At the end of the day, we expect the ongoing cyclical upswing to continue. We even believe that risks to growth are slightly tilted to the upside, while inflation should remain subdued. That said, a poor implementation of economic policies (in the US notably), a monetary policy mistake, and/or a sudden repricing of risks in fixed income markets could generate a marked economic slowdown. Threats to a benign scenario could also come from the heightened geopolitical tensions in the Middle East, which could temporarily push the oil price higher.





Moving into 2018, investors should position their portfolios for an asymmetric risk/return profile and prepare for a more selective risk exposure.

Preparing for a more selective risk exposure

Overall assessment

A synchronised recovery is likely to continue in 2018, with the current benign scenario to last for longer than expected, although momentum is perhaps peaking. The most challenging risk ahead is likely to come from possible policy mistakes in a highly complacent market. The ongoing recovery is therefore more vulnerable to financial conditions, which for now remain generally supportive, rather than to specific risks for the real economy. A light preference for risk assets is still our main scenario, but with an asymmetric profile (i.e., with options) in order to protect from a possible market correction. A strong focus on hedging remains key.

High conviction ideas

While a late-cycle phase is still mildly supportive for risky assets (especially equities), the overall risk-adjusted returns profile is less benign, so investors should tactically start to reduce directional risk after the 2017 bull market. Areas of risk reduction in equities are in Europe (less favoured by imminent fiscal boost) and Japan (euphoria after Abe re-election). The global profits recovery will likely continue and consolidate around 10% on average in 2018, but the drivers for further appreciation of the equity markets, at least temporarily, are weaker. In this context, investors should exploit some exposure to equities through options: this would potentially protect portfolios from complacency risk while keeping a bias towards risk assets. In this phase, we confirm our positive view on selective EM themes (New vs Old China sectors, Russia).
In fixed income, we continue to prefer credit. We view German rates as still fundamentally too low, as the improvement of economic conditions and the ECB’s still-accommodative stance support positive risk sentiment towards reallocation out of safe-haven assets. In the short term, we have a neutral view on US rates because we don’t see triggers for further rises, mainly on the back of the Fed’s December hike repricing and a revamp in market expectations on tax reform. We see opportunities in the FX market, in particular in the Norwegian krona vs the euro. Its historical correlation with oil has failed to materialise since September, so we expect the krona to play catch-up. We also like the New Zealand dollar (NZD) vs the Australian dollar, due to diverging macro newsflow, excessive NZD depreciation post elections, and a supportive relative valuation.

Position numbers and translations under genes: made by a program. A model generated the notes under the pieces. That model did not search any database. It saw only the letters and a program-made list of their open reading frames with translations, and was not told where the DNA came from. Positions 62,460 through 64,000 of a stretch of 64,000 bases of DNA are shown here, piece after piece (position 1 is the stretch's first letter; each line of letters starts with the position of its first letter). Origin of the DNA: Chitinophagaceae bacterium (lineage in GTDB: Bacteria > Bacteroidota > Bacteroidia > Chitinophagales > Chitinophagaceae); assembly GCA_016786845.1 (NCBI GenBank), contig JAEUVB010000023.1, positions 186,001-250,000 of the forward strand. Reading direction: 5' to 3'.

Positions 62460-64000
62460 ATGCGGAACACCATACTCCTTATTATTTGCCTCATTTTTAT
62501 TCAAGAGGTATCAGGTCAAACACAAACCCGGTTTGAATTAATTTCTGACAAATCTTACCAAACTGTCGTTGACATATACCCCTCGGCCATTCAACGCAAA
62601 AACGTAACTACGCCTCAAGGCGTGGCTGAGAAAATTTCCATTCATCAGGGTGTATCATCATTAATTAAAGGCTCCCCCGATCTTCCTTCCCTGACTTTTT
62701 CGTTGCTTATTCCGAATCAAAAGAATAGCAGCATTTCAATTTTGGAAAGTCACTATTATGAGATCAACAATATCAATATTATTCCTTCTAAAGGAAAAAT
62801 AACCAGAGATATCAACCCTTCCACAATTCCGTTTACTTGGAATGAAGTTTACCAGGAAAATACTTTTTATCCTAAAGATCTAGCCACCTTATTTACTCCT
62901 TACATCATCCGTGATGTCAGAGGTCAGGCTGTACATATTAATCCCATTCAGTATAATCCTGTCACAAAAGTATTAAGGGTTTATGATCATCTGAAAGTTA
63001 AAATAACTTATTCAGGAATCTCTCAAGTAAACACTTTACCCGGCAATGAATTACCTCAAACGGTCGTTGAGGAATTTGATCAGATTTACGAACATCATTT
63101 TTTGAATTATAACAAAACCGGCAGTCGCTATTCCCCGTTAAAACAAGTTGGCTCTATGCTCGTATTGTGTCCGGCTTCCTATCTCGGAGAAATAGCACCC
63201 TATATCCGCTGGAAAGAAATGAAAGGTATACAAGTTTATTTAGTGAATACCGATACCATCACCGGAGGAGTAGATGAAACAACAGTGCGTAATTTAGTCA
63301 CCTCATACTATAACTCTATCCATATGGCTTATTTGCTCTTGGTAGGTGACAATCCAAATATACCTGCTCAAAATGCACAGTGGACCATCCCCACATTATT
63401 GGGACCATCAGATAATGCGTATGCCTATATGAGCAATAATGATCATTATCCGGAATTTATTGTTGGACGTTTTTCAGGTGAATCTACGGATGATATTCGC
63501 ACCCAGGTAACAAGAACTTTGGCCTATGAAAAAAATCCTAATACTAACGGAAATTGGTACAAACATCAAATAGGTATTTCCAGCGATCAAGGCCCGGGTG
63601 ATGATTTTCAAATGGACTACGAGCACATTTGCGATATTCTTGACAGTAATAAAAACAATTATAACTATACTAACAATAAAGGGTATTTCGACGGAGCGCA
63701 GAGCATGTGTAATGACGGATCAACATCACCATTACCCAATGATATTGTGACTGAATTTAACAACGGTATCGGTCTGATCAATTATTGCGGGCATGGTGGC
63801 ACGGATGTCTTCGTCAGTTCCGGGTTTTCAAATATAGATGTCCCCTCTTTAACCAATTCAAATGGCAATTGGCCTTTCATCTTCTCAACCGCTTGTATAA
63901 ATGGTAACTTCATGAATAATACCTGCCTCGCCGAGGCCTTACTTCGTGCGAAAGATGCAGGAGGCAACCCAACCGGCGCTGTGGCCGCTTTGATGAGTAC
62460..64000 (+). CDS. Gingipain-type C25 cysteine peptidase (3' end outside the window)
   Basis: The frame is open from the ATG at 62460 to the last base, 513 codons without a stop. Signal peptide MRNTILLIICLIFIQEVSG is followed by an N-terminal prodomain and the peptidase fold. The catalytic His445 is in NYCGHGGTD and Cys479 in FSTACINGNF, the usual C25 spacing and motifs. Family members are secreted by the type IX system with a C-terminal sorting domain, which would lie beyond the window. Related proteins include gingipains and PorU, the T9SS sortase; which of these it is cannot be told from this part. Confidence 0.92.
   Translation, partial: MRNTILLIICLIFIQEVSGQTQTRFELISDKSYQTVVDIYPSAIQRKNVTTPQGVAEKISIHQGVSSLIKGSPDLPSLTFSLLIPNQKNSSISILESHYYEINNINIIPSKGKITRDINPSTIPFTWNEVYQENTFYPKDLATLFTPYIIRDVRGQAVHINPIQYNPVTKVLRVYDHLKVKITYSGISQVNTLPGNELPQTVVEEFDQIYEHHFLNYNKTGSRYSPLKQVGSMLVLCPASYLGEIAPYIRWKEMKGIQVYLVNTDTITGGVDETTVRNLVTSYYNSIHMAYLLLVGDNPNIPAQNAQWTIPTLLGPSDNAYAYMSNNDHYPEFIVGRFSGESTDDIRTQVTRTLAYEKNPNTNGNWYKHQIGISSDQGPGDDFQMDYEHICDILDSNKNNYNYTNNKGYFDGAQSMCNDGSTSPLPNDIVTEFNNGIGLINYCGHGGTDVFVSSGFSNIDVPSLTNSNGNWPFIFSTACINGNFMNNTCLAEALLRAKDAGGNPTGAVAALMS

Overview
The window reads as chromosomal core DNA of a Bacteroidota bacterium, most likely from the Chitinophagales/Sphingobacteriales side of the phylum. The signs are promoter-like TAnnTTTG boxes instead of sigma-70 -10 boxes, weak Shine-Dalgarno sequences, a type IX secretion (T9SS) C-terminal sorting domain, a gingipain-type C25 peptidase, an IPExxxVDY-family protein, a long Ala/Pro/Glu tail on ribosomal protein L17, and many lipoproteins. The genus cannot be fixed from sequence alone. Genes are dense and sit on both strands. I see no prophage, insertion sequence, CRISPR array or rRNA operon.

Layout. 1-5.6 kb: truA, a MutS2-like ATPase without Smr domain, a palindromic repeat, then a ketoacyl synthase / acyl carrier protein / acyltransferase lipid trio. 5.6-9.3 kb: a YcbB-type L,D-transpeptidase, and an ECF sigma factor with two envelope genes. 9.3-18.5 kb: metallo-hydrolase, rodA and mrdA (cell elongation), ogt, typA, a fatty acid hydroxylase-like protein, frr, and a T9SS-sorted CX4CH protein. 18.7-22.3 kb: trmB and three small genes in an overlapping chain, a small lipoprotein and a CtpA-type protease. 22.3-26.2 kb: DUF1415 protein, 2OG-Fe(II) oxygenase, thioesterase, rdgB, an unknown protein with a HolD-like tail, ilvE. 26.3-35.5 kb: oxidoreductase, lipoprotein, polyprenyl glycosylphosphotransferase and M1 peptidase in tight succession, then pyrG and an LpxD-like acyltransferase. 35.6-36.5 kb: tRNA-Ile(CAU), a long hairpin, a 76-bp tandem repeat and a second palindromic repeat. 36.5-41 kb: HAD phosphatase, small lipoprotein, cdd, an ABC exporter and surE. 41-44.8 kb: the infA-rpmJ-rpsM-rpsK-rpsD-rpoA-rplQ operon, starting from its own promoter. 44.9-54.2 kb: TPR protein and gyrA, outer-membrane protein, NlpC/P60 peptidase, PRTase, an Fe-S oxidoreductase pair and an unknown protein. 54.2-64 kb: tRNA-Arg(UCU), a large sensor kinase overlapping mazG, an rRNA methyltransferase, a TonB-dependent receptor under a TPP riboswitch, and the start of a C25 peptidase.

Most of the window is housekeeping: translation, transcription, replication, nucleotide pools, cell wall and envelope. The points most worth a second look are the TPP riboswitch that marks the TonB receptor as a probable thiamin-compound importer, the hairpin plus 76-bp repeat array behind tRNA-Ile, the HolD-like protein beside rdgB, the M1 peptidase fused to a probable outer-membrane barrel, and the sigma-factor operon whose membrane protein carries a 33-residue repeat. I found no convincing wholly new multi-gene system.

Risks and hedging

Given the tight valuations across the board, we strongly believe that a risk-taking approach requires more selectivity, relative trades and asymmetric payoff strategies. We maintain a positive view on gold and the USD for hedging a resurgence in geopolitical risk.



Graph Multi Asset


titre fixed income




Prudent duration exposure to
mitigate interest rate risk and
selective credit overweight are the strategies do deal with fixed income challenges in 2018.

Be aware of duration risk

Overall assessment

The bond market is still too complacent in assessing central bank (CB) policies and underestimates the strength of the global economy and the risk of an inflation pick-up, mainly in the US, where the labour market is now very tight and the approval of tax reform could further boost GDP in 2018. The risk of a market correction, driven by a possible policy mistake or CB behind the curve is very real and could be exacerbated by the duration of indices at all-time highs (see chart). Thus, we believe investors should remain prudent on duration and mildly constructive on the credit market. Here, fundamentals are still strong, but we believe it is worth reducing risk allocation towards companies that have started to aggressively re-leverage (especially in US HY) and focus on areas that could benefit from higher rates/steeper yield curve (i.e., Euro financials). On the recent German political stalemate, we don’t expect a major impact on the bund, but possibly on the euro, so we monitor any development there.